What’s better than saving money on a $1,000 purchase? Saving on a $1,000 purchase you make year after year. For me, and most likely, a good portion of our aging population, prescription drugs is just such an expense, so I was especially excited to hear that there are websites that will tell me what local pharmacy has the lowest price for a prescription.One site, www.GoodRx.com, told me that I could spend as little as $89.00 for my prescription. I had currently been paying $98.36 since I had insurance. (It would be $124.99 without the insurance.) So that was helpful, except that the best price vendor is not a local pharmacy.
The next best price was at the pharmacy I currently use for $93.98, but I had to use a coupon. It seemed worth the effort to save almost $5.00. The coupon would be especially helpful, if I had no health insurance coverage. Possible savings for an uninsured person: $31.01 monthly. Possible savings for me, due to my health insurance coverage savings, $4.38 monthly.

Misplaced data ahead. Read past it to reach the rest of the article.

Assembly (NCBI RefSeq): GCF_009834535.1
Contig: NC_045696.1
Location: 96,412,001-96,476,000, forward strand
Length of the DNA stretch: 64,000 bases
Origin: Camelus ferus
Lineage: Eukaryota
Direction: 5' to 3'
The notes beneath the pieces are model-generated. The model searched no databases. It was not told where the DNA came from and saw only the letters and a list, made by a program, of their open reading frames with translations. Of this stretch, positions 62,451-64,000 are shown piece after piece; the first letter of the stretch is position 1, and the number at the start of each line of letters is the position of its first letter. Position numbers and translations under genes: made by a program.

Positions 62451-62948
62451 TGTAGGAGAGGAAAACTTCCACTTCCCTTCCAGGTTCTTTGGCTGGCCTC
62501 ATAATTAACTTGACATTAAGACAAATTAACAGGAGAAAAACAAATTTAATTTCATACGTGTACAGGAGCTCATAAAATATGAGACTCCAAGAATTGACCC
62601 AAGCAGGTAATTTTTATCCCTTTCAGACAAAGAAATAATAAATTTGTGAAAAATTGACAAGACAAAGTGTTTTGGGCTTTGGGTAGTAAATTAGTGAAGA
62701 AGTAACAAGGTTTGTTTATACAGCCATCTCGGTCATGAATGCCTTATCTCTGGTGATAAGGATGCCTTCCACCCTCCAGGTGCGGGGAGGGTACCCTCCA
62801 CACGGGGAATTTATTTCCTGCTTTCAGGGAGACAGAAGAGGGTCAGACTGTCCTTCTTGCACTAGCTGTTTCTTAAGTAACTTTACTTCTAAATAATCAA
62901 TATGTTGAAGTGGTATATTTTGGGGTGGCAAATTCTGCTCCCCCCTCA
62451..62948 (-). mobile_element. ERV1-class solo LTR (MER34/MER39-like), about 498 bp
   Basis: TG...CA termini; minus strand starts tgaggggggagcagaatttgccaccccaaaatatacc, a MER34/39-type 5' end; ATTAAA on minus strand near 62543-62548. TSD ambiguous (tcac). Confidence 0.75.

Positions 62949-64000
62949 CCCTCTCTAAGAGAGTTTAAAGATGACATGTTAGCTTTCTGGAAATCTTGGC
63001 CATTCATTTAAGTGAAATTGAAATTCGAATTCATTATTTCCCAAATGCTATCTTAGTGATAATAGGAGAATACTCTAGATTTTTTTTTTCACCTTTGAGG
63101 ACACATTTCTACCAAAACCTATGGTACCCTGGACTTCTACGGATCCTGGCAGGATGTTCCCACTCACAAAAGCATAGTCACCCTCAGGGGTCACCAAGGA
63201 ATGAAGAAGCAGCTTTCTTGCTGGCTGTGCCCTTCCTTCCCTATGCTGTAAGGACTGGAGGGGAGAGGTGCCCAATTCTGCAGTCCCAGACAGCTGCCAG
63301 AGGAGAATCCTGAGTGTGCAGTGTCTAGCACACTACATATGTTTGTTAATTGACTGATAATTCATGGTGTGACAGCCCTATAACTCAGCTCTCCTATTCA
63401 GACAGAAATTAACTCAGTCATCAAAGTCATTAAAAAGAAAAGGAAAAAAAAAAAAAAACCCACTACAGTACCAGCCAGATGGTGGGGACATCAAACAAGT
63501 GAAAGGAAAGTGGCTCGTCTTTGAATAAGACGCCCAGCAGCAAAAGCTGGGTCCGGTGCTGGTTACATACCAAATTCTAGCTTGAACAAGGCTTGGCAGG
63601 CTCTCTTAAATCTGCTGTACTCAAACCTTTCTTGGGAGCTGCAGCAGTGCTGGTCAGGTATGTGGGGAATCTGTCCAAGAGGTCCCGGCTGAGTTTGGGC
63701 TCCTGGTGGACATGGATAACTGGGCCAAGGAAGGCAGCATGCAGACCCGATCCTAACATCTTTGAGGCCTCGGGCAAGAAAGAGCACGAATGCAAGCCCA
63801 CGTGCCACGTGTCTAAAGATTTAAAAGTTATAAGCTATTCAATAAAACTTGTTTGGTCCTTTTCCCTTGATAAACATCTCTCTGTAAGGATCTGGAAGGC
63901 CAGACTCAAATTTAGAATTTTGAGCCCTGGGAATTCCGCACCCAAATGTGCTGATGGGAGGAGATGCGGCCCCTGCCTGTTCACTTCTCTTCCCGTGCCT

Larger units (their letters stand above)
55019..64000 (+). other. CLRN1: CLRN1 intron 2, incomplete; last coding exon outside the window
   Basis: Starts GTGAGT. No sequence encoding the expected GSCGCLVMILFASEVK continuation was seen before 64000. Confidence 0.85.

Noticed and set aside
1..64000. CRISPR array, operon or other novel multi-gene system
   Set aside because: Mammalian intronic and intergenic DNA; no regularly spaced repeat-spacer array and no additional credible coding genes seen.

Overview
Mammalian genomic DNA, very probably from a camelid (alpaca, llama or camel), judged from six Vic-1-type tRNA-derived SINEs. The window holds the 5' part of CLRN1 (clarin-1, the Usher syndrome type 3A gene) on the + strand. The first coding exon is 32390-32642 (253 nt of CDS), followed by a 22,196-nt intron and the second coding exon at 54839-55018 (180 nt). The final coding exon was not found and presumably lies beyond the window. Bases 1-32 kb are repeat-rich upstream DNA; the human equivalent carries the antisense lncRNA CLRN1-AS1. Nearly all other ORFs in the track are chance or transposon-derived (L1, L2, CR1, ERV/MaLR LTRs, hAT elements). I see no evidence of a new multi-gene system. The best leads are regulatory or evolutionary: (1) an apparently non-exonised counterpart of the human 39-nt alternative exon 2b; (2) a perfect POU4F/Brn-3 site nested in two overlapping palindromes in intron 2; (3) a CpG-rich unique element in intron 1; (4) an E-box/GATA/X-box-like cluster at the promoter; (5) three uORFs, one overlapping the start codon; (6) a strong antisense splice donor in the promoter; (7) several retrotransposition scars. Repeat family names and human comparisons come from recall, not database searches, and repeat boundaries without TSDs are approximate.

If the best price was an online vendor, why not investigate more online choices. My next step was to visit www.pharmacychecker.com. I discovered what thousands of senior citizens already know. Prescription drugs are cheaper in Canada! The best price available, sold by a Canadian company to a United States citizen, was $26.50 if I purchased three months at a time. Possible savings for an uninsured person: $285.47 for three months and $1,141.88 annually. Possible savings for me, due to my health insurance coverage savings, $205.50 for three months and $822.32 annually.
Well, if having health insurance saves me on my prescriptions and buying the prescriptions through the mail savings me money, I wondered if buy my prescription online through my insurance company if it would the Trifecta of prescription savings! It was a bust. While my insurance company offered to save me time, they offered no dollar savings. What’s my plan going forward? I will do my own ordering online and save time AND money.